British Home Secretary questions the role of the United Nations Refugee Convention

British Home Secretary questions the role of the United Nations Refugee Convention

British Home Secretary Suella Braverman intends on Tuesday to raise questions about the United Nations Refugee Convention and whether it is “appropriate for our modern times” during a speech she delivers at a research center in the United States.

Braverman will speak at the center-right American Enterprise Institute and present an international plan to deal with the refugee crisis, an important political issue for the Conservative Party as it prepares for the election.

According to excerpts published by British media, after describing the agreement as “an amazing achievement in its time,” Braverman will say, “But after more than 70 years, we now live in a different time,” and she cites a study that says that the agreement could currently grant 780 million people the right to... In moving to another country.

According to the excerpts, she will also say that “politicians and thought leaders must ask whether the Refugee Convention, and the way it is interpreted in our courts, is appropriate for our modern era. Or whether it needs to be amended.”

The minister will point out that Western countries will not be able to adhere to the asylum system “if simply being gay or a woman, or fearing discrimination in your country of origin is enough to be eligible for protection.”

The 1951 Refugee Convention legally defines the term “refugee” and sets out refugee rights.

The British government is now suffering from a decline in opinion polls, and is seeking to stop the flow of immigration boats from Europe since Britain left the European Union.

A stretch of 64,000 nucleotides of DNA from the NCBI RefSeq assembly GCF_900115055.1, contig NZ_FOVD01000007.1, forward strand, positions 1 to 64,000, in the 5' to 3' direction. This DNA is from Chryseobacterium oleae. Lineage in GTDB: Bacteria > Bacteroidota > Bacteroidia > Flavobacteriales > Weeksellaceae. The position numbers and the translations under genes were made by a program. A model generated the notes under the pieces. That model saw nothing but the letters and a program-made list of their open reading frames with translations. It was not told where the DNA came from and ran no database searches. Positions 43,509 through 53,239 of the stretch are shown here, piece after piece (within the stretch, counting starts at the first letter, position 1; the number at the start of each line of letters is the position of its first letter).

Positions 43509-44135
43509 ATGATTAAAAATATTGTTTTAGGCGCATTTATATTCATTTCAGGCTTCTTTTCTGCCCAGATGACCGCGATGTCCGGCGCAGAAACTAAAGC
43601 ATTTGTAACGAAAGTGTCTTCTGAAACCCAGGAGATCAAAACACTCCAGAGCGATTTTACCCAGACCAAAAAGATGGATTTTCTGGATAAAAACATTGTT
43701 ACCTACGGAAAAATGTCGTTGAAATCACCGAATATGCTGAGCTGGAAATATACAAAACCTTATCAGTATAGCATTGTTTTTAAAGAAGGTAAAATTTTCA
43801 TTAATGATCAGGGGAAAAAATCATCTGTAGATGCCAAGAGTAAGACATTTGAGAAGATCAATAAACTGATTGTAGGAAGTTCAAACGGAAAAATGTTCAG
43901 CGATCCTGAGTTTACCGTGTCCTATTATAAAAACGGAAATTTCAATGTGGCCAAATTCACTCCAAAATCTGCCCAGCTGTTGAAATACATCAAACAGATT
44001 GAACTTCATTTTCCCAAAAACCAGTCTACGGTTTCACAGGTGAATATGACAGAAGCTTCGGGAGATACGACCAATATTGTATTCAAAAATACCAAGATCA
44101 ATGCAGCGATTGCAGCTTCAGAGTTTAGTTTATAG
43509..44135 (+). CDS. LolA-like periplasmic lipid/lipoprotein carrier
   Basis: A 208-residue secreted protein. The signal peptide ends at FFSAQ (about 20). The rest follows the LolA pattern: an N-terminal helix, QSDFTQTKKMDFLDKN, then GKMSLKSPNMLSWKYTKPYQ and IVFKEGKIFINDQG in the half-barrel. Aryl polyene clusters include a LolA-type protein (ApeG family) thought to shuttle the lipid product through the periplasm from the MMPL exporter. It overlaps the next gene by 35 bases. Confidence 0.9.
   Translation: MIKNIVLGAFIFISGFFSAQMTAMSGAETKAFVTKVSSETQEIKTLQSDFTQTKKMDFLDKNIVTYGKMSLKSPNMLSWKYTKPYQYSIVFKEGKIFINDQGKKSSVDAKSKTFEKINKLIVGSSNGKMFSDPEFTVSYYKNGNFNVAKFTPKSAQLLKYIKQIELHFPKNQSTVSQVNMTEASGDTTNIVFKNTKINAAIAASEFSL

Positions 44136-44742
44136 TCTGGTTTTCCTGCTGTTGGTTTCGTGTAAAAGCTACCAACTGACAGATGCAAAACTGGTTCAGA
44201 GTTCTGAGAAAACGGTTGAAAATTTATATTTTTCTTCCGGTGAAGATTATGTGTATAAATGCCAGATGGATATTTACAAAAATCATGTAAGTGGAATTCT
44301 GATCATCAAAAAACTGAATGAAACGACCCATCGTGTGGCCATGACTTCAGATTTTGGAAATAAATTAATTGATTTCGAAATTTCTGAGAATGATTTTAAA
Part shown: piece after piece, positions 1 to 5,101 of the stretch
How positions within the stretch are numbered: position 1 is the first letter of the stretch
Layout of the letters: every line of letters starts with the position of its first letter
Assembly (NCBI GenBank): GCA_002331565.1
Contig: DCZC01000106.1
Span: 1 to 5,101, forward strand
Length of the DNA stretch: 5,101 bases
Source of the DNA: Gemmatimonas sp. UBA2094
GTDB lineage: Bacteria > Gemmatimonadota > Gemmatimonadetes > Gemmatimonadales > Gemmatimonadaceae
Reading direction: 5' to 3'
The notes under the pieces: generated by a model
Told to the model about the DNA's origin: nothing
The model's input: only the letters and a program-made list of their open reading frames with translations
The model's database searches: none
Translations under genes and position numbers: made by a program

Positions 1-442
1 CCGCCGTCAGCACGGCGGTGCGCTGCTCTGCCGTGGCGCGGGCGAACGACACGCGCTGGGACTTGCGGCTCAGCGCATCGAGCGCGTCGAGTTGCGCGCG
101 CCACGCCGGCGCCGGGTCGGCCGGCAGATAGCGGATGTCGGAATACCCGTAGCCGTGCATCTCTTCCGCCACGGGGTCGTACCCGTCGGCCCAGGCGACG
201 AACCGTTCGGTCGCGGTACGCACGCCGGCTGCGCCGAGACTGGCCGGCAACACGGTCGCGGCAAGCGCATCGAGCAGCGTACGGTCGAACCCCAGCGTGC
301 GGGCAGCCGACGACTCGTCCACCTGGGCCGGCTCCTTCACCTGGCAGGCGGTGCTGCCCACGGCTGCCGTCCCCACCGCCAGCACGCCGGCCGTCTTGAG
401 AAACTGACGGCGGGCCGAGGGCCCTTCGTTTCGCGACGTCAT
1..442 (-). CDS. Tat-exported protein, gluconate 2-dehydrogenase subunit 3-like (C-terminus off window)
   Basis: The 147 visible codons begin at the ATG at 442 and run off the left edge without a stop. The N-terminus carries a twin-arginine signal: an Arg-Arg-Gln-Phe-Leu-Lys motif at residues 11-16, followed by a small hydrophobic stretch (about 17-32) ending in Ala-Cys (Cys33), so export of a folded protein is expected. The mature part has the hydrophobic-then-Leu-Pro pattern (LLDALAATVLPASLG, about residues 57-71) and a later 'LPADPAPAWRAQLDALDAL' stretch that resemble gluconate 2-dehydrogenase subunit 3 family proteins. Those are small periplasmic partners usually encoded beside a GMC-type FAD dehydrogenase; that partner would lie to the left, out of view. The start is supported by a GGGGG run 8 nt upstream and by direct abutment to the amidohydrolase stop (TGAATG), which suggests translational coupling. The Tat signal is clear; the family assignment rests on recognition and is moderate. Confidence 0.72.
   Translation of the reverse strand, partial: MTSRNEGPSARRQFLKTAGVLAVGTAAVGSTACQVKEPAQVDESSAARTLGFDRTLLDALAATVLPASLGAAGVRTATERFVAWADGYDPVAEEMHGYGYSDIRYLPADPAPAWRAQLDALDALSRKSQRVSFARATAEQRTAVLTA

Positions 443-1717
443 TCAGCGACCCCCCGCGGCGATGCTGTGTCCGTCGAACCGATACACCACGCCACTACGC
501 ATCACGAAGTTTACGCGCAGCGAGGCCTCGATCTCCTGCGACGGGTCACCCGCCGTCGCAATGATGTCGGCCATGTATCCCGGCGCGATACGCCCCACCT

About 24,000 people have crossed this year, adding to record levels of outstanding asylum claims and increasing pressure on ministers who have pledged to "take back control" of the UK's borders.

A series of controversial proposals have been put forward to address this issue, including criminalizing irregular migration and sending rejected asylum seekers to Rwanda.

Braverman, a lawyer who has criticized the European Convention on Human Rights, will say in her speech that a system “in which people are able to travel through a number of safe countries...while choosing their preferred destination to seek asylum, is absurd and unsustainable.”

For its part, the non-profit organization "Refugee Council" criticized this, saying that instead of criticizing the UN agreement, London should "address the real issues in the asylum system, such as the backlog of applications and providing safe routes for those in need of protection."

As for Labor Shadow Home Secretary Yvette Cooper, Suella Braverman accused her of "neglecting to fix the asylum mess created by the Conservative Party," noting that she was "looking for someone to blame."

While in the United States, Braverman is scheduled to meet with US Homeland Security Secretary Alejandro Mayorkas and Attorney General Merrick Garland for talks on immigration, among other topics.